By Carrie Batt, Grief Educator
My son says I am a mover and a shaker. He tells his friends that because of my extensive travels abroad and my volunteering. When his friends ask: “Why did she do that?” he always tells them “Because my mom believes that ‘anything is possible’.” As I look back on my journey, I know where I picked up this motto. When my baby brother was born, the doctors told my parents: “he will not walk, talk, nor know who you are”. From that day on my parents embodied that motto ‘anything is possible’ and in the end my brother does far more than walk and talk. This circumstance introduced me to the disability community knowing that people with disabilities deserve and can do more. Interestingly, I have had the privilege of working within the developmental sector in a variety of positions for more than thirty years.
In 2018, I added to my parents’ motto ‘anything is possible’ and included ‘everyone is worth it’. I added those words to the motto right after I had attended a kintsugi workshop offered by Rami Shami, a prominent member within the deathcare community. As soon as I realized that Rami had spent the last 30 years caring for the dying. I inquired about his experience in death, dying and disability. Rami unfortunately, had no experience in supporting people with a disability who were dying. Upon learning about the sheer lack of support and expertise on this topic, I proceeded to complete the end-of-life training with Beyond Yonder Community Deathcare program. Soon after, SEOL Care was created, which offers a disability-sensitive approach to death, dying, and disability.
It has become clear to me over time that we have much work to do to ensure the delivery of disability-sensitive grief literacy and grief support. In March of 2022 my proposal for four 1-hour sessions was approved, we provided the program for 20 participants. My heart was full in each session.
My heart remains full of hope that conversations, education, and expertise about disability sensitive end of life care and grief support will gain momentum as more and more people join in on this vital conversation.
Currently, there are several rays of hope that suggest grief education and support can and will be offered in a more inclusive way. As a certified grief educator, I now offer online disability-sensitive grief support services for individuals and groups. My employer is offering disability-sensitive grief literacy sessions. The Bereavement Ontario Network has shared information through their newsletter and in a network webinar, where the gentleman I support and I were the guest speakers. Bereaved Families of Ontario have been receiving multiple requests to provide grief resources for the neurodivergent community. Additionally, Bereaved Families of Ontario are seeking out speakers with lived experience related to grief and under-represented communities for their grief literacy series. I remain grateful knowing that these are hopeful times, and these examples are a positive step in the right direction.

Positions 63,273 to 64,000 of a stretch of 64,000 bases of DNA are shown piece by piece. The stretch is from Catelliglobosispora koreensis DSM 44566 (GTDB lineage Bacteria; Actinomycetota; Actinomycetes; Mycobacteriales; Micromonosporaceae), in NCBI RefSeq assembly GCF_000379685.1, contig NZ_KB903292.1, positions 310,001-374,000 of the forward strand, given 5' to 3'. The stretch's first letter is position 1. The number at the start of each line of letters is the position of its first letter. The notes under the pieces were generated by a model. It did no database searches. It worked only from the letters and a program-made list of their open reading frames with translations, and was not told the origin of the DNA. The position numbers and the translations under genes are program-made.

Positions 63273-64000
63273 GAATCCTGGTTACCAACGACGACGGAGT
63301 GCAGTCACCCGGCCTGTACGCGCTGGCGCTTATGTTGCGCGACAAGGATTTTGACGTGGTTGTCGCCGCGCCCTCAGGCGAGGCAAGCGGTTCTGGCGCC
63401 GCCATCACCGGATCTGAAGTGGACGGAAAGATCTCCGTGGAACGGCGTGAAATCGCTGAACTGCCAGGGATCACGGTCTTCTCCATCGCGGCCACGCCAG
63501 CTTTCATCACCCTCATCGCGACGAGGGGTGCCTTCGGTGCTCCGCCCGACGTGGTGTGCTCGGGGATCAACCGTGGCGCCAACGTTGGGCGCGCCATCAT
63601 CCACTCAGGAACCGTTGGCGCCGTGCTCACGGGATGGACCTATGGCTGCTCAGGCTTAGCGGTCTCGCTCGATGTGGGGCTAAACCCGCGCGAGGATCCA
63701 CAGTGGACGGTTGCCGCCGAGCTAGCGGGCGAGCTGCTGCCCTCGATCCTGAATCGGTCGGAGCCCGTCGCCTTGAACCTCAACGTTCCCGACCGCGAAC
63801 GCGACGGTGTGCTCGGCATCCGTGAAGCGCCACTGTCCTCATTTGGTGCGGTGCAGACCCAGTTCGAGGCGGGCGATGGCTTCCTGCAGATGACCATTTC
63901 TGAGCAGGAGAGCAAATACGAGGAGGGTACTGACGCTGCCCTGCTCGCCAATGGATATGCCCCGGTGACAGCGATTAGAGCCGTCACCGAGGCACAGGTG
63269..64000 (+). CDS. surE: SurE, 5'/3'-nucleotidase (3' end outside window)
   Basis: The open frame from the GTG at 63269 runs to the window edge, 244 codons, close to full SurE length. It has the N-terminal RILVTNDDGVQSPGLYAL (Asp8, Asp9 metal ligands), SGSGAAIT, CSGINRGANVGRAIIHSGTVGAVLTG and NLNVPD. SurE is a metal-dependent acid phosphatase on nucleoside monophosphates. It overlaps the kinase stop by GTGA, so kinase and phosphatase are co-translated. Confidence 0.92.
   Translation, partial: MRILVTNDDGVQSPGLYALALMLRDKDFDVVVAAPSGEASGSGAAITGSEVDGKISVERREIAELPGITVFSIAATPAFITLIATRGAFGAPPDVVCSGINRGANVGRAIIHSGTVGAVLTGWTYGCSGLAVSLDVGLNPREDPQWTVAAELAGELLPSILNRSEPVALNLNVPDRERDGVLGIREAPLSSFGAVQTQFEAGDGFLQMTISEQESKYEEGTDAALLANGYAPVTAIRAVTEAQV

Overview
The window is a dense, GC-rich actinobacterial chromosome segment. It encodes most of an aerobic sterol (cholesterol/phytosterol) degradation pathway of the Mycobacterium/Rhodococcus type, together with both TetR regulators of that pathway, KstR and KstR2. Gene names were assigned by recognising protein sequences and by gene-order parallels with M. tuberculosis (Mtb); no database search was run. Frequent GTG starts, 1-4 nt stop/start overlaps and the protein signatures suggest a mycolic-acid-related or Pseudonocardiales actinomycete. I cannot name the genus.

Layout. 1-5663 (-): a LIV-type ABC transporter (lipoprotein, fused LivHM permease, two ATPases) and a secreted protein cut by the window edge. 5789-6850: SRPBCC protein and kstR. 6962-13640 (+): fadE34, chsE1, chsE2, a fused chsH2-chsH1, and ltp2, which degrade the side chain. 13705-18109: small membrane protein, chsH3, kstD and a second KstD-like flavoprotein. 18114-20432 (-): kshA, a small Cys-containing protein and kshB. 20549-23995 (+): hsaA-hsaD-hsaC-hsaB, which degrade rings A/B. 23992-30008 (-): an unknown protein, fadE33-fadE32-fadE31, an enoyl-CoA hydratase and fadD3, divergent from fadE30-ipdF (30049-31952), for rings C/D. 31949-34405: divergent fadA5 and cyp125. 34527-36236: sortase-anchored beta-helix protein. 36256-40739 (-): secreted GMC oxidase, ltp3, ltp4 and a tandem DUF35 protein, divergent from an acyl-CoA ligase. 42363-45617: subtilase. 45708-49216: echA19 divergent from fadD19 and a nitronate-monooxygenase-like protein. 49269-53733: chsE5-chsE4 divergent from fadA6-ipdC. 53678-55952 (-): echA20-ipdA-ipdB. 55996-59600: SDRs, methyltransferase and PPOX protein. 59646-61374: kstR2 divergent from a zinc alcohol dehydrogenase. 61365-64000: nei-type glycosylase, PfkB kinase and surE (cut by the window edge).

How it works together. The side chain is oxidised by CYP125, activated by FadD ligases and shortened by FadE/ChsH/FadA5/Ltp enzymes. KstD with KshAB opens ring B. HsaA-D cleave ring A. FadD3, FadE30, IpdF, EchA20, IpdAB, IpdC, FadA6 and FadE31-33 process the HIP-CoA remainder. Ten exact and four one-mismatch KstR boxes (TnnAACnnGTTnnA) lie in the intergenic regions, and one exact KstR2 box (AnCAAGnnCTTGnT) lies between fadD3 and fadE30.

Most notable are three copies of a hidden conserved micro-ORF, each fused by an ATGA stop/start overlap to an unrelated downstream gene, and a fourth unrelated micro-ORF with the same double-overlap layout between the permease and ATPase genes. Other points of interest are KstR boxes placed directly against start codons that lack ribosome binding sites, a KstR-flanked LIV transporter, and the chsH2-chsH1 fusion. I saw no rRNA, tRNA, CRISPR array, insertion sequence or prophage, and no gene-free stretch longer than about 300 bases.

Rachel Herrington – Social Service Worker Graduate, Third Year Psychology Student, Equal Rights and Community Advocate
It has been 10 years since my grandmother passed away and it never fails, every year leading up to her birthday I spend weeks with a pit of sadness and remorse in my stomach. I spend my days feeling this way and not understanding why then something makes the date catch my eye and it hits – It’s her birthday.
When we are grieving, some days are more difficult than others. Grief comes in waves like the sea and can feel like an intertwining labyrinth of emotions. Birthdays, anniversaries, and special dates that are associated with our loved one who has died can contribute to more emotionally intense days which can be worsened through the anticipation and “what ifs” of the upcoming day. These difficult days can leave us feeling defeated and it can almost feel like we’ve taken two steps backward in our grieving process, but grief does not have a timeline, and these feelings of setbacks are opportunities for healing.
Before the Day: